It is also important to remember that exercise can cause acne just as much as many other factors like our diet, hormones, mental health, genetics, and environment and sometimes cannot be beaten with just a simple change in our habitual routines. Therefore, it is wrong to assume that exercise is a direct cause of breakouts.
Exercise can irritate certain skin conditions
When we workout the body’s temperature increases, and this can cause dry skin conditions such as eczema and psoriasis to feel super itchy. Hot temperatures are also a number one trigger for worsening the appearance of rosacea. Rinse off with cool water post workout to reduce the chances of this happening.
Goodbye stress, hello beauty
There are a number of studies that point out how stress affects our skin in a negative way. Exercise a great way to reduce this from happening as it is profoundly known to boost our mood, as our energy levels, quality of sleep and self-control and esteem increases. A workout limits stress in the body by suppressing the body’s chemicals that can make depression worse whilst releasing more of the happy hormone, serotonin.
Dr. Markus Rantala, Ph.D., a professor at the University of Turku in Finland is one of a few people that have studied how stress can have an impact on our overall attractiveness and approachability. He and his team discovered that women with more cortisol (the hormone associated with stress) were deemed as less attractive, whilst women with less cortisol were favoured more beautiful. Rantala explained that the reason for this is that fertility factors our guess to how young and healthy a person is.
Hydration is key
Exercise dehydrates the body and so if you don’t drink enough water, it can delay your body’s regulation of body temperature, increase heart rate, cause fatigue and dizziness, and affect your skin too.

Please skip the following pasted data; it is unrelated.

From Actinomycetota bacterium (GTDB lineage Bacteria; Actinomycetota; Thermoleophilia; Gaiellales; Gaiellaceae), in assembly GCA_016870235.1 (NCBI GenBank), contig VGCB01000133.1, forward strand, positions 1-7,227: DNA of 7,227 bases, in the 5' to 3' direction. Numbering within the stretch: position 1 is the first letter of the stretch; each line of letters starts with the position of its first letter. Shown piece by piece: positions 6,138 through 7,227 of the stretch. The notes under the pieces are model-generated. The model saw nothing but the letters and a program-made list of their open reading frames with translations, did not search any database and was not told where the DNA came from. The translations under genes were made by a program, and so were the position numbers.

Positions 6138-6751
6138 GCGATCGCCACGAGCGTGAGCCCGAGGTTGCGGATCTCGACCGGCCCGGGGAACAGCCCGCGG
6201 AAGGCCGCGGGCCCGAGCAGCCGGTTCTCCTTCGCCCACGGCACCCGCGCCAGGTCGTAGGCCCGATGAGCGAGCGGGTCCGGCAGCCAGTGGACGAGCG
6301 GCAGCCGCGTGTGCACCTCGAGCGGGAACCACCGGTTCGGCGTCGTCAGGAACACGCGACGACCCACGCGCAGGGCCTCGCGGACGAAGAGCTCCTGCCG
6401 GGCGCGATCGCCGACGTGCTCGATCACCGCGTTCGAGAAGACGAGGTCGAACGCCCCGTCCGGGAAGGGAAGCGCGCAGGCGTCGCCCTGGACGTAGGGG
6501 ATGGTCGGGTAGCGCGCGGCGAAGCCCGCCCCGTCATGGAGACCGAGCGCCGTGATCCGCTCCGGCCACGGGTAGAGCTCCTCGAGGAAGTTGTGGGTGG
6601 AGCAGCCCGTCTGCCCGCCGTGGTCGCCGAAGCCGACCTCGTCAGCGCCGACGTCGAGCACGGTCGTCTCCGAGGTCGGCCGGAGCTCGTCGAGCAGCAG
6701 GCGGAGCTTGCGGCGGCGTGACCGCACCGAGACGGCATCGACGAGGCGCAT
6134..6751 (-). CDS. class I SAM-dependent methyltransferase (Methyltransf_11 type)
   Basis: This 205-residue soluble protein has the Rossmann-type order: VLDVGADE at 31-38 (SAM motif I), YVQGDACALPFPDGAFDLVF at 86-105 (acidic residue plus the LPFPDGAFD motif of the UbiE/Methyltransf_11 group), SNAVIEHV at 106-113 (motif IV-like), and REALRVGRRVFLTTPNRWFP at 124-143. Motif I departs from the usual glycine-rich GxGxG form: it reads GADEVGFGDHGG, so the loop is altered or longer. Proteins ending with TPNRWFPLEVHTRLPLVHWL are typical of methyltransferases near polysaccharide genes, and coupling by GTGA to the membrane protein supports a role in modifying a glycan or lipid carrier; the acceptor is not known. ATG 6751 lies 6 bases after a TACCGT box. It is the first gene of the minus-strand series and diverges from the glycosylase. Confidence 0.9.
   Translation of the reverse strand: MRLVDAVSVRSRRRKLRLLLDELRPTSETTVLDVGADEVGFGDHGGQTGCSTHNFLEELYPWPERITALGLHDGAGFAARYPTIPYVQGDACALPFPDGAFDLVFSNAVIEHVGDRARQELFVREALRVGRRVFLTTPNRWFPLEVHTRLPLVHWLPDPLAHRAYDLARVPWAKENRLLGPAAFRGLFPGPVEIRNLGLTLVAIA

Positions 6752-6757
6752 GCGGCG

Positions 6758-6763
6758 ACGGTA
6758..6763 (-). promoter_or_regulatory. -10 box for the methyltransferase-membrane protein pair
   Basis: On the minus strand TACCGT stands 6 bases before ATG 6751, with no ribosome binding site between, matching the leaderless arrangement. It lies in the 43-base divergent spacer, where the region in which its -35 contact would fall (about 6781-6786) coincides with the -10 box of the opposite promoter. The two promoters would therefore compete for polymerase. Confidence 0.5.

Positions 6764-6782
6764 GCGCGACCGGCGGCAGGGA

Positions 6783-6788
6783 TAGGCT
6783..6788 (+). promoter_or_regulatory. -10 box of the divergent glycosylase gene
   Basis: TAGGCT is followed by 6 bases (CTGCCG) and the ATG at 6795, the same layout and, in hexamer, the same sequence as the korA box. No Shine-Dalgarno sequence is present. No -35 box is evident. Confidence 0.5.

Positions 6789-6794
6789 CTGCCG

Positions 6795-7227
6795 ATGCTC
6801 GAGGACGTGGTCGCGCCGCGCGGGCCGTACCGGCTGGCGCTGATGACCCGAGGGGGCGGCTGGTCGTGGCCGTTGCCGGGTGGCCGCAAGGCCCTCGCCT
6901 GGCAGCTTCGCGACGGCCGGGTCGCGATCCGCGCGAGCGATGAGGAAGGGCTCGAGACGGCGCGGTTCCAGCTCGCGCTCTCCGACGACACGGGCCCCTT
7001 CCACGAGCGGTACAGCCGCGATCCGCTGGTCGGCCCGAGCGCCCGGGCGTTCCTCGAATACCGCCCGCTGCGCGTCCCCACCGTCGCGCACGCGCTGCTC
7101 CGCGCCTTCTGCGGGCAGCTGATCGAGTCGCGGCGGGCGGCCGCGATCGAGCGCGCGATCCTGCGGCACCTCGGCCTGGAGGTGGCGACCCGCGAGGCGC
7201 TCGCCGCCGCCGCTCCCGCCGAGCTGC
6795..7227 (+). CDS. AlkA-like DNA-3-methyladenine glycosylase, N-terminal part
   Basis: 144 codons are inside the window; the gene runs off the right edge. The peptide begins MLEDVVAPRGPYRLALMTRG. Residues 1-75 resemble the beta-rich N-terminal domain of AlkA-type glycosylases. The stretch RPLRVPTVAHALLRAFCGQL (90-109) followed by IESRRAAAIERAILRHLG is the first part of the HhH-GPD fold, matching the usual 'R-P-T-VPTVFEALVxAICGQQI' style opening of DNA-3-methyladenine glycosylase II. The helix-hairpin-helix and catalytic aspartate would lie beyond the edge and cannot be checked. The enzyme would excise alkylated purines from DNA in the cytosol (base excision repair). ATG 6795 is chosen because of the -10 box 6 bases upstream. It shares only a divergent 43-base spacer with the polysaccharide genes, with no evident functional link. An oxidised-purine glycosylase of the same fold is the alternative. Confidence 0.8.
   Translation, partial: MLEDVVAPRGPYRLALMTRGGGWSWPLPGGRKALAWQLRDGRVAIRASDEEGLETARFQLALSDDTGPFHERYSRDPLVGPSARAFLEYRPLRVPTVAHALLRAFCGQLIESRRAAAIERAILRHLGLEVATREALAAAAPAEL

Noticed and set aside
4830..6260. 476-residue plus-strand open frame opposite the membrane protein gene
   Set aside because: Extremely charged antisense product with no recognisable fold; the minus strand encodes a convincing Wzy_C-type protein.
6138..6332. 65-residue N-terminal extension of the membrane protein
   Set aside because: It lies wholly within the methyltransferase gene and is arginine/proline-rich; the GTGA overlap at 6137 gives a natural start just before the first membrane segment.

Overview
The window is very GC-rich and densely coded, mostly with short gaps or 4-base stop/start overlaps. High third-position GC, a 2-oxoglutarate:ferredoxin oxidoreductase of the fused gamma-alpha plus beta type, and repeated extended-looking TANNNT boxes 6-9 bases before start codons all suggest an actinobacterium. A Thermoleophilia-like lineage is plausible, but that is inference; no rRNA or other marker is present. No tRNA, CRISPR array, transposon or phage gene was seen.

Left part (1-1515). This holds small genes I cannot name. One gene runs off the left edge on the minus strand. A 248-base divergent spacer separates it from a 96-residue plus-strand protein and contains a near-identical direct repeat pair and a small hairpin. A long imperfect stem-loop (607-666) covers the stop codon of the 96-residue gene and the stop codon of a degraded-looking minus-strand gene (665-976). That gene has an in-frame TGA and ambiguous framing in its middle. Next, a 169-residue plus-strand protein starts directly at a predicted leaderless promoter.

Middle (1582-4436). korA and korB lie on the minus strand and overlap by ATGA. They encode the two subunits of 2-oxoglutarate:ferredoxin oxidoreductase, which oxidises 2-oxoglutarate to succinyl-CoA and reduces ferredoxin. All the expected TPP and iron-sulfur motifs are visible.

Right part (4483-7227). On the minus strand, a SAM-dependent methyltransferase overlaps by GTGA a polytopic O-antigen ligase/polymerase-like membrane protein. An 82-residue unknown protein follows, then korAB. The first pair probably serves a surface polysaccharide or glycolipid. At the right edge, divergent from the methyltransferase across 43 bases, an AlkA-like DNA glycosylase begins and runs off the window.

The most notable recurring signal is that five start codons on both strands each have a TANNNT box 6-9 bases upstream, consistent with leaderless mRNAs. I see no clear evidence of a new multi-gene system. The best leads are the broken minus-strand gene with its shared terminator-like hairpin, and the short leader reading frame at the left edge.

Celebrity Dalton Wong explains in an interview with The Telegraph:
“It’s not just that it helps you train better – no one can work out if they’re not properly hydrated – it makes your skin look better, too. Conversely, if you’re training without drinking enough water, you’ll damage your skin pretty quickly.”
He suggests pinching the skin on the back of your hand to test your hydration levels; if it doesn’t spring back quickly, then you are most likely dehydrated.
Exercise can affect your skin in several ways from the post-workout glow you get for an hour afterwards, to increasing the collagen and elastin in your skin. If you are over 40 and concerned about sagging skin, consider facial exercises, dermal fillers, microneedling and laser rejuvenation to keep your face in shape.
Facial exercises via dentagama
Cleansing your skin pre and post-workout is key if you want to avoid breakouts. Stay away from face wipes and consider using a BHA-based cleanser to clean your face and body with post-gym. If you suffer with heat rash, eczema or rosacea then rinse your skin with cooler water to lessen the chances of irritation. Stay hydrated. And finally, be kind to and thank yourself for finishing a workout.